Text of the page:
Sales of residential development sites in Sydney plummeted in the 2019 financial year, dampened by funding difficulties, weakened demand, and construction issues, according to Knight Frank's latest Australian Residential Development Review.

There was a 38% slump in residential development site sales over the year to $5.1bn, led by the declines in Greater Sydney. The region, where most sites are for high-rise developments, recorded a 50% fall in sales to $1.97bn.

Sales volume fell in all other mainland states except in South Australia, driving the national figures to decline by 38%.

The downturn could be attributed to the lack of interest amongst major banks to lend developers and the growing national crisis on flammable cladding spurred by the events at Olympic Park's Opal Tower.

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Furthermore, the residential development sector faced fierce competition against alternate asset classes, including office, hotels, aged care, and student accommodation for most of the year, said Knight Frank head of residential research Michelle Ciesielski.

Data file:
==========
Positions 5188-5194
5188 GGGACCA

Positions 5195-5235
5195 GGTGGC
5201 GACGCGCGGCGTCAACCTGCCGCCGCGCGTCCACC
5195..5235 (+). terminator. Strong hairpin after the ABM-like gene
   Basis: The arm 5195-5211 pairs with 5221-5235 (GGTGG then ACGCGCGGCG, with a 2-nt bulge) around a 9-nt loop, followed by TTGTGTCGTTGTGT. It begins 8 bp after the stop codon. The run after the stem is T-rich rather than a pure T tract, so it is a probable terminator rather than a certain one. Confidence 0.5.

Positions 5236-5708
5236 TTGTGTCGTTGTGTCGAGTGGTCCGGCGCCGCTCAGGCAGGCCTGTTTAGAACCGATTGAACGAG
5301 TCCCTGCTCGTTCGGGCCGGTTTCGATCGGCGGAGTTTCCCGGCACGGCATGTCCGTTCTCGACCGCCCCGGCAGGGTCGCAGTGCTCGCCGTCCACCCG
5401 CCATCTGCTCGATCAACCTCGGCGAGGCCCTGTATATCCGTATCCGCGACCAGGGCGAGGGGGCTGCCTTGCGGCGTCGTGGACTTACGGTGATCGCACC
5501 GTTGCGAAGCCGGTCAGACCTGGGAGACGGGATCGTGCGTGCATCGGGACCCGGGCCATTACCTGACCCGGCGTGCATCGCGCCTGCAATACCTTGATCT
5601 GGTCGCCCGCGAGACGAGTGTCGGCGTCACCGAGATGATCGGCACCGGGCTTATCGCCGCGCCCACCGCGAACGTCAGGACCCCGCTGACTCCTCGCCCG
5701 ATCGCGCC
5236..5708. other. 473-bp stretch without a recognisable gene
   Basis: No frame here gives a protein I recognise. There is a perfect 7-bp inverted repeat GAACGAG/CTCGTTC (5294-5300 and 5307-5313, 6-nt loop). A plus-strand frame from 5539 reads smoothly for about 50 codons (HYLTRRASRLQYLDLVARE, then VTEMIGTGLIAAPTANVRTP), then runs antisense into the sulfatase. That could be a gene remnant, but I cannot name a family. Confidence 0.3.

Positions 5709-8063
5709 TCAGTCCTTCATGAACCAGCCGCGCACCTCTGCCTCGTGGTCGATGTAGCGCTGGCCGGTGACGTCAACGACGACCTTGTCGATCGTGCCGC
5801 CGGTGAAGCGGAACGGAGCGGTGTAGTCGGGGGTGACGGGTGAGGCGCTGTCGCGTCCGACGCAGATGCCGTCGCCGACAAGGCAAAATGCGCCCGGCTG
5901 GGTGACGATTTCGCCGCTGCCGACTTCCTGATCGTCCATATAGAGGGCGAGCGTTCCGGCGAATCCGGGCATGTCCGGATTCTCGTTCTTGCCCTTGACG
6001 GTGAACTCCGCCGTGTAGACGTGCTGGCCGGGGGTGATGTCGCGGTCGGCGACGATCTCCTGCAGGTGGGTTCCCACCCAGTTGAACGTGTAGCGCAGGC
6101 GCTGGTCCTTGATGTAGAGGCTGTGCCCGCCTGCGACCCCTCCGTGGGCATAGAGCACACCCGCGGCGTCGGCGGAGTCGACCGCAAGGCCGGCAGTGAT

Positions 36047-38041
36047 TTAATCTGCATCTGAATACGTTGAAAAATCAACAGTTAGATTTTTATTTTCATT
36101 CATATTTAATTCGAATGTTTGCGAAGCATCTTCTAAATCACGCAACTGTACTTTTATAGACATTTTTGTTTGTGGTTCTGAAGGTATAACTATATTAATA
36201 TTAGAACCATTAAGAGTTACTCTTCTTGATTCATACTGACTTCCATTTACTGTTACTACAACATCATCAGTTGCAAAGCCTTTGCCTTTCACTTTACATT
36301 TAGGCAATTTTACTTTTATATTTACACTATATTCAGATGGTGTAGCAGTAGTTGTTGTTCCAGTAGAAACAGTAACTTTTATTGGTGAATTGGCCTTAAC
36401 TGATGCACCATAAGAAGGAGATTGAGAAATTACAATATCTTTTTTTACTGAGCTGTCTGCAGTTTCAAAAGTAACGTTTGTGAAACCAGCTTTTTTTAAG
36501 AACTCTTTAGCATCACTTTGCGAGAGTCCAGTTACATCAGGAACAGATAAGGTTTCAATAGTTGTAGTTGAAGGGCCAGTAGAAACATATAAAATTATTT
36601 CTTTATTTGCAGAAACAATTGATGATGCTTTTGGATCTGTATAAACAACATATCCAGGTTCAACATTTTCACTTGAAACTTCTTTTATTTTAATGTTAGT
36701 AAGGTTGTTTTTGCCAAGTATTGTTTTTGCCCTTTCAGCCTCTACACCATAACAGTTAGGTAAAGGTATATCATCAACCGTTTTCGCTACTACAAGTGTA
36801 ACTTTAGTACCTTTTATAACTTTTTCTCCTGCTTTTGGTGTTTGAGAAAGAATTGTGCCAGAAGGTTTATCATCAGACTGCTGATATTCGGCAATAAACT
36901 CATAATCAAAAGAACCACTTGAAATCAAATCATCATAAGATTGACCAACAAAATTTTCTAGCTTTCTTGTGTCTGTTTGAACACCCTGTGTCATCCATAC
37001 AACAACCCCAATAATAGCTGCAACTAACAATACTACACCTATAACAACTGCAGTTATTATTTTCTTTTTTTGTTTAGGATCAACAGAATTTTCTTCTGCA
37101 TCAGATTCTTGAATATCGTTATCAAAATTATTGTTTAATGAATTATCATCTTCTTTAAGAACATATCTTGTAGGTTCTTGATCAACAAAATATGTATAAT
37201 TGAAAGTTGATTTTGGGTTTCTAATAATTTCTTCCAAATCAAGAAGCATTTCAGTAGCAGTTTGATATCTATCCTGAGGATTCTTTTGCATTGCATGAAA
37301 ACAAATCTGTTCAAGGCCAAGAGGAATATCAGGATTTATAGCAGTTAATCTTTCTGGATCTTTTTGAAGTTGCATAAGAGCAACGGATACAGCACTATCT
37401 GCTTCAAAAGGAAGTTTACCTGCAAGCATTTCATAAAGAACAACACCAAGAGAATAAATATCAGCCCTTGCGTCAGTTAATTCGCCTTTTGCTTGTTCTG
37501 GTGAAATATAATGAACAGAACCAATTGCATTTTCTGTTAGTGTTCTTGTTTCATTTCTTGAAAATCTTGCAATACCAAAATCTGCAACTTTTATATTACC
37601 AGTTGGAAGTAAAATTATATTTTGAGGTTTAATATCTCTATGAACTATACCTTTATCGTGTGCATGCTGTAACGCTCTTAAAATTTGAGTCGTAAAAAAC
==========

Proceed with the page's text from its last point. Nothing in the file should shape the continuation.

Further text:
Ciesielski feared that the fewer construction starts would not be able to support the population growth in major Australian cities.

"The strict lending criteria for buyers has now been loosened, but access to traditional finance is still difficult for many local and offshore developers, which has resulted in many projects put on hold," she told The Australian Financial Review.

While Sydney appeared to have lost the interest of foreign investors, Melbourne and Brisbane witnessed renewed demand from offshore buyers. Overseas developers and buyers made up 42% of total sales volume in Melbourne and 18% in Brisbane.

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Brisbane has become the go-to place for many well-capitalised private groups looking for larger-scale development opportunities, said Knight Frank's Queensland head of investment sales Christian Sandstrom.

"In particular, offshore buyers from the main Asian markets of Singapore, Malaysia and China/Hong Kong have re-emerged seeking premium opportunities mainly aimed at the higher quality investor and owner-occupier product," he told AFR.